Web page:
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ALEXANDER PHIMISTER PROCTOR (1862– )

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Originally appearing in Volume V22, Page 420 of the 1911 Encyclopedia Britannica.
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ALEXANDER PHIMISTER PROCTOR (1862– ), American sculptor and painter, was born in Ontario, Canada, on the 27th of September 1862. As a youth he lived at Denver, Colorado, spending much of his time in the Rocky Mountains, and his familiarity with the ways and habits of wild animals was supplemented later by study in the Jardin des Plantes, Paris. He was a pupil at the National Academy of Design and later in the Art Students' League, in New York, and first attracted attention by his statues of wild animals at the Columbian Exposition, Chicago. In 1896 he won the Rinehart Scholarship, which enabled him to spend five years in Paris, where he studied under Puech and J. A. Injalbert. Among his works of sculpture are: " Indian Warrior " (a small bronze); " Panthers," Prospect Park, Brooklyn, New York; " Quadriga," for United States Pavilion, Paris Exhibition (1900), and groups-in the City Park, Denver, and Zoological Park, New York. His pictures of wild animals, mainly in water colours, are also characteristic. He became a member of the Society of American Artists (1895), of the National Academy of Design (1904), of the American Water Color Society, and of the Architectural League, New York.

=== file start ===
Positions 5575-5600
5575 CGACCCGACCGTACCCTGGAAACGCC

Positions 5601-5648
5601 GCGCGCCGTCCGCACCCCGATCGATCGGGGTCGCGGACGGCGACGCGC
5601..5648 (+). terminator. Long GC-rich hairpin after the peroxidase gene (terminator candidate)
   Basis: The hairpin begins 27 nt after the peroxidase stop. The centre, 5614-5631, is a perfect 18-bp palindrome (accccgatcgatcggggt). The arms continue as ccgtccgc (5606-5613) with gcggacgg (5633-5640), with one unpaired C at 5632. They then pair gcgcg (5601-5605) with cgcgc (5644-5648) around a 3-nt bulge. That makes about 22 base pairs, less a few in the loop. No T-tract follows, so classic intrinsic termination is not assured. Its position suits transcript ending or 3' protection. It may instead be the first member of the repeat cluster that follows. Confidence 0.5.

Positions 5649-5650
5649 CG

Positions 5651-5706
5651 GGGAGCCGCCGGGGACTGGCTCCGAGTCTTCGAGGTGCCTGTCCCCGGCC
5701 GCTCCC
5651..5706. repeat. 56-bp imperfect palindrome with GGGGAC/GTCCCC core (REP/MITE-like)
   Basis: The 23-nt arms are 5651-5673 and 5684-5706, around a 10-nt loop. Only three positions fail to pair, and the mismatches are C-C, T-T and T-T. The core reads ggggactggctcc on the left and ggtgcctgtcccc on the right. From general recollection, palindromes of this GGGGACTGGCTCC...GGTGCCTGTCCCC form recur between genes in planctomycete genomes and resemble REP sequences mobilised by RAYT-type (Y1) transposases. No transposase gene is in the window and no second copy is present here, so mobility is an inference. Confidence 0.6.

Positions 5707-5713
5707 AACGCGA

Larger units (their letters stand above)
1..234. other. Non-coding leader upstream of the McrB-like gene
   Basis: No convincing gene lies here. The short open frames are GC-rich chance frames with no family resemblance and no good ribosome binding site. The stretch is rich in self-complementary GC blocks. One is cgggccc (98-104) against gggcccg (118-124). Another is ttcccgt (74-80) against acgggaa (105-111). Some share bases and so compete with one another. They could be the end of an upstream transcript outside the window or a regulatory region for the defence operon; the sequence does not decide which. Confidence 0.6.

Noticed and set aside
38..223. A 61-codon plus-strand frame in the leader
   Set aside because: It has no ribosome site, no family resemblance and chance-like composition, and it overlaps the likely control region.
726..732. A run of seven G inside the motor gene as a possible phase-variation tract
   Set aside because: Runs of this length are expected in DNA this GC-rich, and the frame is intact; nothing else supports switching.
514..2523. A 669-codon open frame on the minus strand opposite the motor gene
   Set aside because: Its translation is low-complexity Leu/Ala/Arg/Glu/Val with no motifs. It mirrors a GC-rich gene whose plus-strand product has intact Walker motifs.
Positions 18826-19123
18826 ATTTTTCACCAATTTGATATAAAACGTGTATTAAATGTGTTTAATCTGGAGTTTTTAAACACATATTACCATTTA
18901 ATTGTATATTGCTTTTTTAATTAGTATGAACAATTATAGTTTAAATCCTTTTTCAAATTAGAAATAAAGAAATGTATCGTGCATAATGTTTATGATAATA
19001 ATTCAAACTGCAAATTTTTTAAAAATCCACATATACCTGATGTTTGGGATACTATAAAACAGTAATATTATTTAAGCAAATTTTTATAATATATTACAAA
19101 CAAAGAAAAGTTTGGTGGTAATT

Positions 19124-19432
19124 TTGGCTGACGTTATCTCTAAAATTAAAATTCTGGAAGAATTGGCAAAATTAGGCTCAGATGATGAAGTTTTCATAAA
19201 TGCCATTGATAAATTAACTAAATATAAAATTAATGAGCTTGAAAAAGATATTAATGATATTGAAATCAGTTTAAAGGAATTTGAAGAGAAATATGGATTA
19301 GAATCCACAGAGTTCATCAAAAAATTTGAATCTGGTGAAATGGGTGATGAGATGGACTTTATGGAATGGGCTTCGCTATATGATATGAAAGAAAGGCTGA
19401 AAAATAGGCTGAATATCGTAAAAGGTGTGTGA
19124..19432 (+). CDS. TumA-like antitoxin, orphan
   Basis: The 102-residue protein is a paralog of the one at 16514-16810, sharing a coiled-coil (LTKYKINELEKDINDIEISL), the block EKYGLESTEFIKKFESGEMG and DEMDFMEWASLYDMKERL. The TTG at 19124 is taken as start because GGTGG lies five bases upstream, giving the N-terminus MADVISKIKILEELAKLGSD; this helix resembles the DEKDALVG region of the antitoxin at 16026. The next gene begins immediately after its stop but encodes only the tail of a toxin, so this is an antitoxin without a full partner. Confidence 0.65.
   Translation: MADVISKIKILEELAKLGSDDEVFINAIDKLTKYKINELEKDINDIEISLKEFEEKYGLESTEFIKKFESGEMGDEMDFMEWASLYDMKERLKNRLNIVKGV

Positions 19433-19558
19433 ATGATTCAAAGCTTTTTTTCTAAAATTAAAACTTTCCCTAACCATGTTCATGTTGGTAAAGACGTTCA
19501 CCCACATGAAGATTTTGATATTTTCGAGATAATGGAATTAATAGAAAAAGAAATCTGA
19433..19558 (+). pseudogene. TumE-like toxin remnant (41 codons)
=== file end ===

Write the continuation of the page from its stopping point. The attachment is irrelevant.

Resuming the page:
End of Article: ALEXANDER PHIMISTER PROCTOR (1862– )
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RICHARD ANTHONY PROCTOR (1837-1888)

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